More Exploring in the Fishlake Mountains
What turned out to be the last trip to the Fishlake Mountains this year wasn’t a trip with particular destination – I mainly wanted to explore some different areas to scout out hikes, show Tom some of the fantastic colors I had seen when I was hiking the Skyline Trail the other day, and also see if the road up to Big John Flat was going to be passable for my Honda Civic after being warned off by a forest ranger a couple days earlier (it would have been fine though we went that day in Tom’s higher clearance vehicle). Driving up the canyon into the mountains was even more colorful than it had been just a few days ago and we were both awed by the vibrant colors painted across the mountains. This time however I was a passenger so I got to take a few snapshots as we drove.
After driving up the canyon we turned off on the dirt-gravel FR-123 which climbed the last thousand feet or so up to Big John Flat at about 10,000 feet. Big John Flat is the location of the other trailhead for the Skyline Trail (and not to be confused with Big Flat which lies on the other side of the peaks of the Tushar Mountains) but it’s also just a beautiful area, filled with meadows and surrounded by high peaks. We parked and started walking here not only because I’d been told that the road gets rough after this point but also because it was just a gorgeous area to hike a bit. We walked a little over a mile along the road and meadows before randomly deciding to hike up one of the mountain slopes in order to get some views of the foliage. I seriously can’t get enough of these open meadows and peaks with 360 degree views. I’m totally in love with your mountains, Utah.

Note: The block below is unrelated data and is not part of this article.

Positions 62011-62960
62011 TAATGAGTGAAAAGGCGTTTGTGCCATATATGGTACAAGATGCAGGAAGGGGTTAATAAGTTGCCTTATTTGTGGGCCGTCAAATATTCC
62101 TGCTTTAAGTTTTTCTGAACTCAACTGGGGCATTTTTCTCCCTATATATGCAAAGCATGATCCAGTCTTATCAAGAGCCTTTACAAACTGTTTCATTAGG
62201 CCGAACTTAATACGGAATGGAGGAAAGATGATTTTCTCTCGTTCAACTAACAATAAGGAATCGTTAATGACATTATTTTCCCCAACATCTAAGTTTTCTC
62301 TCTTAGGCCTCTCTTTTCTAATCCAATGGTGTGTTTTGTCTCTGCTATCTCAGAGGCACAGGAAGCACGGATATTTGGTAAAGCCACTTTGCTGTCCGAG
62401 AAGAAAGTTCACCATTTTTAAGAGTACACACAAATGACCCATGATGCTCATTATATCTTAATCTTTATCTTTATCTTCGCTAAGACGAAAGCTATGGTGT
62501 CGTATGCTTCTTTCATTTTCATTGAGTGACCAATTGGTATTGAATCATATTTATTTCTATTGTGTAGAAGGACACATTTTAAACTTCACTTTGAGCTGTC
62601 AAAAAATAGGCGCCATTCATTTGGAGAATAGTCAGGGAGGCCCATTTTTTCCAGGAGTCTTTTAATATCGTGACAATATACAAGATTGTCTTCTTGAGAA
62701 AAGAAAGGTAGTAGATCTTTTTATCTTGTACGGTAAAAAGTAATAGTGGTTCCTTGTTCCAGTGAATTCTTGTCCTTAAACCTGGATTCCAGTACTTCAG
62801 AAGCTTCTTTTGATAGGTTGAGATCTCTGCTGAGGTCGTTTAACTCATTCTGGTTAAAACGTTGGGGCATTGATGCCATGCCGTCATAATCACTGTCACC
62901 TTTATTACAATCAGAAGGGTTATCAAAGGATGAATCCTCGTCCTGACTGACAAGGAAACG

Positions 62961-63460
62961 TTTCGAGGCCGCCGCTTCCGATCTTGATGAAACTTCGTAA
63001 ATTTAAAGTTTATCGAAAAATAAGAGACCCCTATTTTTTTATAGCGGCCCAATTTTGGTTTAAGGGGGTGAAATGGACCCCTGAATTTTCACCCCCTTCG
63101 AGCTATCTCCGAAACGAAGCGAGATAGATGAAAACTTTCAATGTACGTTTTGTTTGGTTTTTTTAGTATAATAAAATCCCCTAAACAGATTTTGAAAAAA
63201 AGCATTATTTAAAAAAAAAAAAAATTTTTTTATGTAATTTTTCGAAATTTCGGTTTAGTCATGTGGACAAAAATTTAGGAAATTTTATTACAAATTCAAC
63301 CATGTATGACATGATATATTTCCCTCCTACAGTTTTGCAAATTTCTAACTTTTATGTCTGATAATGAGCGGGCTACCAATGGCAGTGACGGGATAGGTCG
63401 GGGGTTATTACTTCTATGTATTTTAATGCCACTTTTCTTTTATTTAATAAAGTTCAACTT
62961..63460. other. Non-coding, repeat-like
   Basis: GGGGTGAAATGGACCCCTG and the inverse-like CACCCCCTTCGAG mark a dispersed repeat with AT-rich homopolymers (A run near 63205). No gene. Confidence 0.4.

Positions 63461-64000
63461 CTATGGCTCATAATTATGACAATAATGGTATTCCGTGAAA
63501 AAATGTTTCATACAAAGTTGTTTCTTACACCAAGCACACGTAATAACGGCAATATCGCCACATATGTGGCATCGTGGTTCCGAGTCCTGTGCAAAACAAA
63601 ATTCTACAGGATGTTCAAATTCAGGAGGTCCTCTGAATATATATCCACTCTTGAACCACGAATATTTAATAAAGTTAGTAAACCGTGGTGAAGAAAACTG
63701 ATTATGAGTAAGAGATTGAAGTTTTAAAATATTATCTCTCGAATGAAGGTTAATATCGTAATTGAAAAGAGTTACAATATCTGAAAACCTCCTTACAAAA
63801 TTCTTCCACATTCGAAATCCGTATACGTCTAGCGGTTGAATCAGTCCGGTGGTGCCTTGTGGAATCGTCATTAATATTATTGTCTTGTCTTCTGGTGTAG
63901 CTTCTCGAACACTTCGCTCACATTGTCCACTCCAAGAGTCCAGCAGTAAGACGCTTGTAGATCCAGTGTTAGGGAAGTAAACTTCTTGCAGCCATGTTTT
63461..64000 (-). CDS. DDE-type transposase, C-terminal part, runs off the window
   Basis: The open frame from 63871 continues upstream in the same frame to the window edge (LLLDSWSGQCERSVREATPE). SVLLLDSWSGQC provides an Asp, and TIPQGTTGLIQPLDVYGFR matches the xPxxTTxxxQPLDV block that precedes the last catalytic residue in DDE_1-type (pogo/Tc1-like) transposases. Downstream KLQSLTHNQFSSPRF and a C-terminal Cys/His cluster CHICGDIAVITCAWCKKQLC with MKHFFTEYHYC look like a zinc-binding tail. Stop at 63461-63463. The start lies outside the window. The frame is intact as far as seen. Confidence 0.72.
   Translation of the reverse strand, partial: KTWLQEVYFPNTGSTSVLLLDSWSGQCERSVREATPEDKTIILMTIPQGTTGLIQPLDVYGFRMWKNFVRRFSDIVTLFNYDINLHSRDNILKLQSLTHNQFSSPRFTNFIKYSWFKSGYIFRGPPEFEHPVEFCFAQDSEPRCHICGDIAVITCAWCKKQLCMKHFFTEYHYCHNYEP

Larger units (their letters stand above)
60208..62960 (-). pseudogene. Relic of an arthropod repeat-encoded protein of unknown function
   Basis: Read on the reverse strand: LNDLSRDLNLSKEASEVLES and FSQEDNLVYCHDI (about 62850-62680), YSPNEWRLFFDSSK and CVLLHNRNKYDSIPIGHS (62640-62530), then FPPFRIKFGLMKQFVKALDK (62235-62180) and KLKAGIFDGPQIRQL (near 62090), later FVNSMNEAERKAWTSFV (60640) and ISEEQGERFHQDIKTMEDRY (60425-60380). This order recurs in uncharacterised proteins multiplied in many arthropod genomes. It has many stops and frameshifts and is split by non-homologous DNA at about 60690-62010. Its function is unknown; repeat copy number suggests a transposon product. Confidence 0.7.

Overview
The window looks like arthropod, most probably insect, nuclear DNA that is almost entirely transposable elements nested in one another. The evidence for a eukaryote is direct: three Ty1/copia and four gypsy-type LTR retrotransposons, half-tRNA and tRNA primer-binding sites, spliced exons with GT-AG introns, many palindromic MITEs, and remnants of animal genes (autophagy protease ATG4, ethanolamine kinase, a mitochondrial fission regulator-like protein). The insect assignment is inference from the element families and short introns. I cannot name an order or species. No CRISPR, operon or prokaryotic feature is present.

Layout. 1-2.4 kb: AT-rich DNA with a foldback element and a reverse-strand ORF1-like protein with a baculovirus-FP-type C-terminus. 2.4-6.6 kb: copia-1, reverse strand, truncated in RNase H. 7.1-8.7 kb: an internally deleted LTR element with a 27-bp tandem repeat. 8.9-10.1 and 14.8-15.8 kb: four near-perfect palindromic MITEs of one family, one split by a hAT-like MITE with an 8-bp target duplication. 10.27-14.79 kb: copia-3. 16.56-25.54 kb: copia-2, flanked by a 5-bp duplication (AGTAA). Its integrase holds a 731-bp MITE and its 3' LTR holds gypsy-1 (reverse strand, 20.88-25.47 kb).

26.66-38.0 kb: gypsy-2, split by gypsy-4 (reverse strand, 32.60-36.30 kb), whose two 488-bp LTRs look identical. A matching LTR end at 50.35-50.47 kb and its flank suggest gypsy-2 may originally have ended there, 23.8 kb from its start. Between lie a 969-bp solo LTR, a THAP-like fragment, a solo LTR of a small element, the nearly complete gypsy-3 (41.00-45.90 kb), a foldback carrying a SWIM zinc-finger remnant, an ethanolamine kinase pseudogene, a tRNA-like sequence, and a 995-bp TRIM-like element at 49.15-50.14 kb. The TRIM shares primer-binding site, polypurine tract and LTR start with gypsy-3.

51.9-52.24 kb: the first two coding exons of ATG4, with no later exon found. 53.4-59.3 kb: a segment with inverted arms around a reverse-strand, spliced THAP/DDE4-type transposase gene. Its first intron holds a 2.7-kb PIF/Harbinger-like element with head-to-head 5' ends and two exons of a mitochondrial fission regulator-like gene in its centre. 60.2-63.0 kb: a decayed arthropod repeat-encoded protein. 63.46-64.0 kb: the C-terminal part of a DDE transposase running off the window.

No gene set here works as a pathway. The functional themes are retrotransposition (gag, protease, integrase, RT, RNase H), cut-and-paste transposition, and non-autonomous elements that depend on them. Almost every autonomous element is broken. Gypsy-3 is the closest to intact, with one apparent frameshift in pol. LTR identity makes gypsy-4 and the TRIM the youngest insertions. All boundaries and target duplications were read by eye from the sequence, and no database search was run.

After exploring for awhile we made our way back to SR-153, up and over the mountain pass, and continued through the high meadows on the east side of the range. The aspen-lined meadows stretched on for miles (which, presumably is why this are is called Big Flat) but soon we began our gradual descent through thick spruce and fir forest. Here, at about 9,000 feet we saw a big ‘ol elk trampling through the trees but he was too quick for me to get a picture. I had caught a mule deer laying net to the road earlier though but elk are way cooler.
We made a couple more brief stops, the last one right before the road dropped down from the mountains. Here we saw the last splashes of neon yellow aspen leaves that were just beginning their transition, set against the greens and golden yellows on the slopes beyond. We walked a short way up the hills for the heck of it too. Though I had grand plans to do other hikes in the high peaks, snow came two days later, closing the dirt and gravel roads and laying ice on SR-153. I’ve filed a half dozen hikes away though; these mountains are definitely calling me.